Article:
IT, Privacy and Security
While the new record-keeping requirements are relatively straightforward for corporations with just a few “ownership interests” in real property, corporations with significant interests, such as those involved in property development, face a much more onerous task. It is therefore recommended that Ontario corporations begin preparing the register as soon as possible to gather the required information and to establish a common practice.
Can a company which provides a corporate e-mail account to a contractor, and then gets into a legal dispute with that contractor, use the contractor’s emails in that corporate account in the litigation? The answer appears to be no, in certain circumstances.
I believe software is essential in managing user access risk, not only for SOX but also for other business risks. In fact, the potential harm from inappropriate access is typically greater for other business risk (such as the possibility of disruption of activities such as revenue generation or manufacturing, reputation risk, and the protection of valuable intellectual property) than it is for SOX.
James Lam has an impressive resume: Chief Risk Officer for major financial institutions, author of a respected book on ERM, consultant, and board member. Recently, he wrote a white paper that is available through RIMS or Workiva, Next Frontier: Performance-Based Continuous ERM. I think it is fair to say that James and I agree on many points but disagree on others.
If someone asked you “where” your cloud storage is, would you know the answer? The “cloud” is the common term used when data is stored remotely but yet accessible (to your multiple devices) through the internet. Given that the data is now ‘remote’ we often receive questions from clients as to whether keeping books and records in this way meets their obligation under the Income Tax Act.
When potential material weaknesses are discovered during SOX or internal audit testing, my suggestion is to review the issue with the legal function. They can advise the CEO and CFO whether this should be disclosed as part of the Section 302 certification. This new front is clearly starting to open. Don’t let it pull you under.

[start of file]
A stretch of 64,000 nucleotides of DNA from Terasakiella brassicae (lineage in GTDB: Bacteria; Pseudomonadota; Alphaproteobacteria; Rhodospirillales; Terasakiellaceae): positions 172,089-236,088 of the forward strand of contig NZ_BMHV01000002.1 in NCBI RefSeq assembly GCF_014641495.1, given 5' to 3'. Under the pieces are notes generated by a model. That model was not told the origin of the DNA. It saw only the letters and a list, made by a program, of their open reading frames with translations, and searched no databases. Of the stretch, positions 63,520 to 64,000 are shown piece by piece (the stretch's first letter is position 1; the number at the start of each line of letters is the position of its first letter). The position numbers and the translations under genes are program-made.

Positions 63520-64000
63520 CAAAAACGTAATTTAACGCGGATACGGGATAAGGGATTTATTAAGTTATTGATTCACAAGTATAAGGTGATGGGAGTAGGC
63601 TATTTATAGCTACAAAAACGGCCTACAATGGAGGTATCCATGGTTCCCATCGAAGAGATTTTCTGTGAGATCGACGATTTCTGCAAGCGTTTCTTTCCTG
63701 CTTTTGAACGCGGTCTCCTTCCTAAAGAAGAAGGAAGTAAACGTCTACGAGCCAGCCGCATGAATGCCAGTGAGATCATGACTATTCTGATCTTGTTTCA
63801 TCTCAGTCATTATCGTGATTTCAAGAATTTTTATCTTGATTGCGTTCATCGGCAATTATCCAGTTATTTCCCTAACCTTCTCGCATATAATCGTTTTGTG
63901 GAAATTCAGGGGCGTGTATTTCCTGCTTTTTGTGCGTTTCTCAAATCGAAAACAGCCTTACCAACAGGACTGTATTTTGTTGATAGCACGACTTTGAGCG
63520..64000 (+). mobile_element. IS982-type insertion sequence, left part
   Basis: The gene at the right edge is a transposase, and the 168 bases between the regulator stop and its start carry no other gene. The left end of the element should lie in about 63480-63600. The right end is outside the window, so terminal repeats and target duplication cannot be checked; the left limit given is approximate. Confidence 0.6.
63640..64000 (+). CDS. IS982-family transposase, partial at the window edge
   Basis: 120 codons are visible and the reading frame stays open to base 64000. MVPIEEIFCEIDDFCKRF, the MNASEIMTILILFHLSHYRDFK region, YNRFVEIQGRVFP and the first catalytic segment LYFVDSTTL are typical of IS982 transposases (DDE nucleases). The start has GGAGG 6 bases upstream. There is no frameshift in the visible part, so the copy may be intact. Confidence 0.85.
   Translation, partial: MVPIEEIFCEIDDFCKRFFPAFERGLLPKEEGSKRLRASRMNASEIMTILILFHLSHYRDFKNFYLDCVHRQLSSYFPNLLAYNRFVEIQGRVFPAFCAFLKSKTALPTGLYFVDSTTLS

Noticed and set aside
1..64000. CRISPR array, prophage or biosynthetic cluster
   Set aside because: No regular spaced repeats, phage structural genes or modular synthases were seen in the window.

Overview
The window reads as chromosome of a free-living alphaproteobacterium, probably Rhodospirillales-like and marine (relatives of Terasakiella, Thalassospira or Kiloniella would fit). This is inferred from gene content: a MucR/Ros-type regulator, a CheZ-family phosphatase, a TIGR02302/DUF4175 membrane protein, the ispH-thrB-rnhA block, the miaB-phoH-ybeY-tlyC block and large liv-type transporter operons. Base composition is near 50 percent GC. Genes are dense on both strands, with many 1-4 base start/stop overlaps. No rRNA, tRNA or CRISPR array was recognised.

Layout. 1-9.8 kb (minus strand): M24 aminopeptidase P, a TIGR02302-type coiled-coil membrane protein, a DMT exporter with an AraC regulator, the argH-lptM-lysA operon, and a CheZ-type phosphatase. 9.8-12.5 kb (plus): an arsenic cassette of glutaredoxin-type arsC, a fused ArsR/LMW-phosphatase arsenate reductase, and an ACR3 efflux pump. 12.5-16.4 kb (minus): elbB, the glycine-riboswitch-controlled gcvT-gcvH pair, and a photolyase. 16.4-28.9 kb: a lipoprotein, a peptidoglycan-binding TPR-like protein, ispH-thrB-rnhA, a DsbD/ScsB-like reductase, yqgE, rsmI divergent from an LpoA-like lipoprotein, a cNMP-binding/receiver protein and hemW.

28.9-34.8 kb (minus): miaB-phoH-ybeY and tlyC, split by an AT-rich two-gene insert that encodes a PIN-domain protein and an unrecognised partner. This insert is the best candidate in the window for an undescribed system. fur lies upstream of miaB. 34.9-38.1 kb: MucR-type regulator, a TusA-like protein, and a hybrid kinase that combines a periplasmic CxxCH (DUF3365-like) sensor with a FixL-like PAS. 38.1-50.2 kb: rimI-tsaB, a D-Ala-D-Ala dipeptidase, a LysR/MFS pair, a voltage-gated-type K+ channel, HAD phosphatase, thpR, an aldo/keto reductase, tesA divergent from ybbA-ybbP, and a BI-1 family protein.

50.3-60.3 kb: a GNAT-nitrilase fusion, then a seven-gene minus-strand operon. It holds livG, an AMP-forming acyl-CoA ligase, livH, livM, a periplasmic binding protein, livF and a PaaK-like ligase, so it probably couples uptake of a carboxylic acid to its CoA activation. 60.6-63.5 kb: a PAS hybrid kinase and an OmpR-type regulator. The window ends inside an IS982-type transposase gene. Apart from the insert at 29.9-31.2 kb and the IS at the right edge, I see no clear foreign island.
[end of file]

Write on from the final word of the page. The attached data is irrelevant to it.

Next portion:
Many people feel that New Year’s resolutions are passé, particularly since so many resolutions go unachieved each year. But, a resolution is essentially a plan to tackle something of importance, and planning is often half the battle. The following are 4 resolutions that can help strengthen charities and other not–for–profits in 2017.
Some of the most significant concerns with connected vehicles are cybersecurity and privacy protection. These concerns were the main impetus behind the creation in the US of the Auto Information Sharing and Analysis Centre (ISAC) by a group of US automakers in July of 2014. The group allows its members to share information about threats and vulnerabilities, conduct analysis and develop industry solutions. The Auto ISAC has now released its “Automotive Cybersecurity Best Practices”.
On July 26th, 2016, the Supreme Court of British Columbia released an interesting decision that addresses questions regarding: (1) the scope of privilege that applies to work done by lawyers in relation to judicial proceedings; and (2) the interpretation of BC’s Privacy Act with respect to the requirements of “wilfulness”.
Risk Officers have to consider themselves as business executives first and foremost. While their charter may talk about ‘risk’, their job is to help the board and executive team achieve the corporate objectives. They need to put themselves in the shoes of the CEO and board members. They cannot afford only to concern themselves with reasons not to pursue ventures–implying a desire to stay home and vegetate. Think like a CEO, act like a CEO, and talk like a CEO. Provide leadership with the information, process, systems, and so on to make effective decisions that lead to success.